5 Ways to Prevent Scams against Seniors

 

 


According to Consumer Reports, seniors and their loved ones lose billions of dollars to fraudsters every year, typically through phone scams that take advantage of a senior’s isolation. Staying involved in the community, advises the nonprofit organization, is key to preventing elder financial abuse.

Consumer Reports also suggests the following tips:

Stop robocalls. 
Sign up for Nomorobo, a free service available to customers with VoIP service with select providers. Consider a white list call blocker device, which blocks numbers that are not programmed into it. And, if someone from an unknown number calls, don’t press to connect to a representative – just hang up. Responding to a call demonstrates a live person is there, which can generate more calls. Also, sign up for the National Do Not Call Registry (donotcall.gov or 888-382-1222); it won’t prevent crooks from calling, but it will limit legitimate marketing calls.

Have someone help pay the bills. Create a shared bank account with a trusted friend or family member. Arrange to transfer only enough money each month to pay the bills. Get to know the officers and tellers at the local bank or credit union; they may raise a flag if they notice suspicious activity on an account.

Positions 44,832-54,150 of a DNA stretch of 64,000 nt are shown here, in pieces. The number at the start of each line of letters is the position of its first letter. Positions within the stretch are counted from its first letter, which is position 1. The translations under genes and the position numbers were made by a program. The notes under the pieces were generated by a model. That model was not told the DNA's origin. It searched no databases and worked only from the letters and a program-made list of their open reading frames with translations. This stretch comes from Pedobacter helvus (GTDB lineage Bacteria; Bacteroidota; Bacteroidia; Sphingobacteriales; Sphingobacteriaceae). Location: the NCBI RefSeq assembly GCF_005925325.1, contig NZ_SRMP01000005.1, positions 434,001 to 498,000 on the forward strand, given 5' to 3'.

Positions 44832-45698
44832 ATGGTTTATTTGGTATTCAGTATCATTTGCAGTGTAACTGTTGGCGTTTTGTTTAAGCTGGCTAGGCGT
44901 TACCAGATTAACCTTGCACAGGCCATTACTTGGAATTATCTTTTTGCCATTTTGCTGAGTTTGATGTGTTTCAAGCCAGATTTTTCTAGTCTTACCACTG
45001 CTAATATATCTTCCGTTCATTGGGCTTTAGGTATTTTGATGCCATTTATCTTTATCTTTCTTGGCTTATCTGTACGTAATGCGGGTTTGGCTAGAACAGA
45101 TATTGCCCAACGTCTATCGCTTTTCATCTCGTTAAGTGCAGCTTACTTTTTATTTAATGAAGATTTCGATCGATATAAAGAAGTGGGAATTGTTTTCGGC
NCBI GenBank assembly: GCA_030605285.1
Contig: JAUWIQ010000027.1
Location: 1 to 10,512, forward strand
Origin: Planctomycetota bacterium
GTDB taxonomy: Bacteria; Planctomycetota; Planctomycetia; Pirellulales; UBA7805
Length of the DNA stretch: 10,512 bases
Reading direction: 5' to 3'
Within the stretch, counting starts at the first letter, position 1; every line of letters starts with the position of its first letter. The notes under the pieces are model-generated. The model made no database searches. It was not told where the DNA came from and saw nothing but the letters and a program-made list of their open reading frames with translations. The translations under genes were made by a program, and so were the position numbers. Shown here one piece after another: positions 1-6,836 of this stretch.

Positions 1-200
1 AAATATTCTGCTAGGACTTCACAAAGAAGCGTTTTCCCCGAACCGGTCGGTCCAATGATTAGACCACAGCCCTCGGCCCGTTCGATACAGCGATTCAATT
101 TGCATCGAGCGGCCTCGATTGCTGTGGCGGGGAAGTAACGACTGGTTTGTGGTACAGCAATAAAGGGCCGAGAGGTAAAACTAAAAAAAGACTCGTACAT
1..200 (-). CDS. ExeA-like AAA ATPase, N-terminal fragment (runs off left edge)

Arrange for limited account oversight. Some financial institutions will send statements and alerts to a trusted person who has no direct access to a senior’s account but can check for suspected fraud. EverSafe is a paid, Web-based service that consolidates all accounts in one place and checks for suspicious activity daily. Someone else can receive the online statements without having access to the accounts that are being monitored.

Vet all contractors and financial advisors’ credentials. For contractors, check with the state licensing board and the local Better Business Bureau. Ask for proof of insurance and bonding. Don’t pay in full up front. For financial advisors, check brokercheck.finra.org to find regulatory actions, violations, or complaints.

Set up an emergency plan. 
Temporary hospitalization or permanent incapacity are just two reasons someone may not be able to control his or her own finances. Give power of attorney to someone trusted and financially secure. The power-of-attorney document can be drawn up with limits, such as assigning a relative or friend to monitor the person with power of attorney; mandating a periodic written report of financial transactions; or assigning joint powers of attorney, which requires two signatures on every check.

Source: Consumer Reports
 

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